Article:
The Newsletter 81 Autumn 2018

Naval Kishore Press - digital: From hidden treasure to open access

Nicole Merkel-Hilf

The Naval Kishore Press was established in the north Indian city of Lakhnau in 1858 by Munshi Naval Kishore (1836-1895). In the following decades it grew to one of India’s most important publishing houses. During Naval Kishore’s lifetime the press published around 5,000 titles covering literature in Hindi, Urdu, Arabic, Persian and Sanskrit on subjects as diverse as religion, education, medicine, school-books, popular editions of Sanskrit literature, and much more. The library of the South Asia Institute (SAI) at Heidelberg University holds a representative cross section of the Naval Kishore Press' publications with 1,400 titles in print and around 700 titles on microfilm.

In order to make this treasure more visible for scholars the Naval Kishore Press Bibliography has been set up by using the open source software VuFind. The bibliography is intended as a provenance database and aims to provide access to bibliographic records as well as digitized online editions of works issued by the Naval Kishore Press that are distributed in libraries worldwide – and not only to the SAI library collection. Currently we are enriching the bibliography with 1,200 title records from the Bodleian Library in Oxford. The bibliography will then contain more than 3,500 entries from eight different libraries.

From the mid-19th century onwards wood pulp paper was used for printing which tends to be acidic and therefore paper deterioration is a problem for the printed part of the collection. For reasons of preservation the Naval Kishore Press – digital project was initiated by the SAI library and Heidelberg University Library.1 Naval Kishore Press – digital is part of a larger, three-year project ‘Fachinformationsdienst Asien’ - FID Asien-, funded by the Deutsche Forschungsgemeinschaft (DFG) until the end of 2018. The FID Asien project is cooperatively carried out by the State Library in Berlin, Heidelberg University Library and the South Asia Institute. The web portal CrossAsia is used as the central access point to the project results and for scientific information in Asian studies  - .  Within this project, selected Hindi and Sanskrit titles in Devanagari script from the Naval Kishore Press collection are digitized, but the primary aim of Naval Kishore Press – digital is to offer scholars more than a digitized image facsimile. The goal is to produce machine-readable texts that can be further edited online by using digital editing techniques.

Suitable OCR software especially for South Asian scripts has long been unavailable due to the complexity of the writing systems and has turned out often to be unsuitable for mass digitization projects. For the Naval Kishore Press – digital project two text recognition methods have been used – the OCR software for Hindi and Sanskrit developed by ind.senz and, more recently, a data model trained by Transkribus.2 Transkribus is the platform for automated recognition, transcription and searching of historical documents. It is part of the EU-funded READ project  For the training of the model 200 pages of a so-called ‘ground truth’ transcription was produced, i.e., an accurate representation of the text on the image facsimile. The ground truth transcription and the images are then used to train a recurrent neural network to get a data model to automatically transcribe more texts from the Naval Kishore Press collection. With an error rate of 5,59% on a random test set the results are very promising and we are using the model now on the digitized Hindi and Sanskrit texts of the Naval Kishore Press collection.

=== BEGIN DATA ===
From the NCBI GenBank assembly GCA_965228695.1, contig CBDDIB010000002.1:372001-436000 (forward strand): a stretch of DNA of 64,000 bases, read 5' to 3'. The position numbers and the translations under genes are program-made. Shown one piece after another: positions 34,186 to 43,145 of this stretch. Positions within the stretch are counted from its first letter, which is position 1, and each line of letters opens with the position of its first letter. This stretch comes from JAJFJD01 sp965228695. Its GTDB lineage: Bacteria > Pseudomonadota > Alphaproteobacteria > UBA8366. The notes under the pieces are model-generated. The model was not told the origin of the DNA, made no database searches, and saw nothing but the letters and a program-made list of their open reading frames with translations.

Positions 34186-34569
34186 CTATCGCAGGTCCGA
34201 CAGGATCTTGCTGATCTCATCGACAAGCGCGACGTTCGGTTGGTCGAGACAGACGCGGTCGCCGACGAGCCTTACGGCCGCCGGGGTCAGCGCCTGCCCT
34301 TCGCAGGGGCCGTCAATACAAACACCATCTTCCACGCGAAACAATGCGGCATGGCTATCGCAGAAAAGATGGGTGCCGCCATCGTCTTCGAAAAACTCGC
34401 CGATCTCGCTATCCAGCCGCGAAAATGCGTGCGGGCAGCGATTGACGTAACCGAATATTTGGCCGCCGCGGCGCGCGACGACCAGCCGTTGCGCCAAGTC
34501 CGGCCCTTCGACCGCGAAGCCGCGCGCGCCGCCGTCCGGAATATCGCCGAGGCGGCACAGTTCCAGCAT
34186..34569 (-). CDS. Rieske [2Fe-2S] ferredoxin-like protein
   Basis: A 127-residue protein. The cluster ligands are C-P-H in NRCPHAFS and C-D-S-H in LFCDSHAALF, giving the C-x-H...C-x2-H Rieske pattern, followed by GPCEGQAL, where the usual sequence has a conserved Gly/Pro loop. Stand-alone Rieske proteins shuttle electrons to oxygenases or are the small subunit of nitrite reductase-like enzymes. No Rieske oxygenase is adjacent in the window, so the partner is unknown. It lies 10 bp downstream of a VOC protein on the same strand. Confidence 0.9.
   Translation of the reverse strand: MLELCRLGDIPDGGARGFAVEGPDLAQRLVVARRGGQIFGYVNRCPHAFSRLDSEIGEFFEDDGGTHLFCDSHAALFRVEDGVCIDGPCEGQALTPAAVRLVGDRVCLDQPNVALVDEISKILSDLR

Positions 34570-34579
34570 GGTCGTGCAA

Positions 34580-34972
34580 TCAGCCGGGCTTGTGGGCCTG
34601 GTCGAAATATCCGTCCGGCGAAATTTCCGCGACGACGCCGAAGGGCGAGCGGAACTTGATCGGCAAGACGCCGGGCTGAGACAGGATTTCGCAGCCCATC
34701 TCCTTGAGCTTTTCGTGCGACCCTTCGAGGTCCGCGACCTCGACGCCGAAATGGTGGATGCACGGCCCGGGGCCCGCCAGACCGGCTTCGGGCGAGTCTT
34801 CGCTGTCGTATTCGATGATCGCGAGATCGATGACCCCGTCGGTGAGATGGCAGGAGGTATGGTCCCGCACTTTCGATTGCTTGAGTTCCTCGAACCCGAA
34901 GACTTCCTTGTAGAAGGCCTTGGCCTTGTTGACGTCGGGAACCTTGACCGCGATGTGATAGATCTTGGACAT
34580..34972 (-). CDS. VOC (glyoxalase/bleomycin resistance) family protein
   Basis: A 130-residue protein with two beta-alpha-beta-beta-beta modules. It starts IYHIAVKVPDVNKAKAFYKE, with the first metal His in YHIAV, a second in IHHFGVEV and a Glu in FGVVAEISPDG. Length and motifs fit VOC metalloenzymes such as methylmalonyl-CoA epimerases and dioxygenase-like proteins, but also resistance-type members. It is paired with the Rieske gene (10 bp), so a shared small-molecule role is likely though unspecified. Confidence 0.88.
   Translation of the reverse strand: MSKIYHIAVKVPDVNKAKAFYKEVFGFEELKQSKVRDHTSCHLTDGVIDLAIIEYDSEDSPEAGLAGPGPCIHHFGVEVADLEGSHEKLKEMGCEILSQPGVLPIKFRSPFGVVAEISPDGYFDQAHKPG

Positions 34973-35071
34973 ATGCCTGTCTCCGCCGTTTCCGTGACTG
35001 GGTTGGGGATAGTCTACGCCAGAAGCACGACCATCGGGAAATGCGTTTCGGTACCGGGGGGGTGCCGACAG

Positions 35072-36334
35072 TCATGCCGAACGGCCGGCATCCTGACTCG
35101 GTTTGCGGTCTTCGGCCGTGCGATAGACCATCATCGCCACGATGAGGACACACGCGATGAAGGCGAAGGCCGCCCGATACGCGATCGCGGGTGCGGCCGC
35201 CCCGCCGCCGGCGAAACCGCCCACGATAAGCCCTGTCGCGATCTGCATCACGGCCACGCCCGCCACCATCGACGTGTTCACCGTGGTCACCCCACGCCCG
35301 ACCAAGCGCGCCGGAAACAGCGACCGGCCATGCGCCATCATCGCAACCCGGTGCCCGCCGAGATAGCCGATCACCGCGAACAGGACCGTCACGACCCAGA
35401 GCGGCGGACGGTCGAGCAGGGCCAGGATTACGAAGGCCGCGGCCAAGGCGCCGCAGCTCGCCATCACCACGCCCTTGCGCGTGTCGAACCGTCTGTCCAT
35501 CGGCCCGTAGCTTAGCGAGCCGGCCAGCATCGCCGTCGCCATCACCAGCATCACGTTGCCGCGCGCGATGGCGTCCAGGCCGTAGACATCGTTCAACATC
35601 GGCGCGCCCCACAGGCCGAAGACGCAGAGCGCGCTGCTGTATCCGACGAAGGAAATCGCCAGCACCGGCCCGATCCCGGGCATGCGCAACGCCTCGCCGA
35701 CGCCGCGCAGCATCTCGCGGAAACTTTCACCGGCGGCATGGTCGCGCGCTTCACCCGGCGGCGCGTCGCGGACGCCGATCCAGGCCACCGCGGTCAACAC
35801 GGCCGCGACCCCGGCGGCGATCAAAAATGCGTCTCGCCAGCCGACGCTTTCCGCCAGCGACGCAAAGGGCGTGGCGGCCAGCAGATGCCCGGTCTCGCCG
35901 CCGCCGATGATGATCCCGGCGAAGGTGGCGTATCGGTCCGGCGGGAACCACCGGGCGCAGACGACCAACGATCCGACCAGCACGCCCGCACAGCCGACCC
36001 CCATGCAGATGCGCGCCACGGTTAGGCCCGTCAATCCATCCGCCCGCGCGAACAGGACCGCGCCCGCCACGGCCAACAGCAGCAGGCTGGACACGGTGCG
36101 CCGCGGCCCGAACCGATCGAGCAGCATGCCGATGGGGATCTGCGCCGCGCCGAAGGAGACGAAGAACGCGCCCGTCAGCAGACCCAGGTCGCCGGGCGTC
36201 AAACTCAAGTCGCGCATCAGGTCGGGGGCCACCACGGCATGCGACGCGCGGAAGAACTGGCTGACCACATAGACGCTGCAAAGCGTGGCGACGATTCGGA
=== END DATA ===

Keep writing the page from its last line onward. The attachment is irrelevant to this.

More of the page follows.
For the web presentation of the digitized images and the OCRed full-texts created with Transkribus the software ‘DWork – Heidelberg Digitization Workflow’ is used, an in-house development by Heidelberg University Library. It provides a variety of functions for the use of digital copies, such as thumbnail overview, zooming in and out, full text search, and various navigation features as well as components for annotations.

Words or phrases from the Hindi and Sanskrit texts can be searched in Devanagari script or in Latin transliteration and the results are highlighted in the image facsimile as well as the recognized text. Furthermore, users can download a high quality OCR-PDF of the facsimile from the project website where the text is also fully searchable in both scripts.

The annotation tool implemented in DWork allows scholars worldwide to work collaboratively on a text or text corpus independent of place and time. Each annotation can be entered comfortably via a web form, is provided with the name of its author and can be reliably referenced and quoted by being assigned a DOI. Revisions are saved as new versions, while earlier versions remain still visible and can be accessed through the revision history.

Both resources can be accessed on CrossAsia:

Nicole Merkel-Hilf, Chief coordinator "South Asia" FID Asien, SAI Library.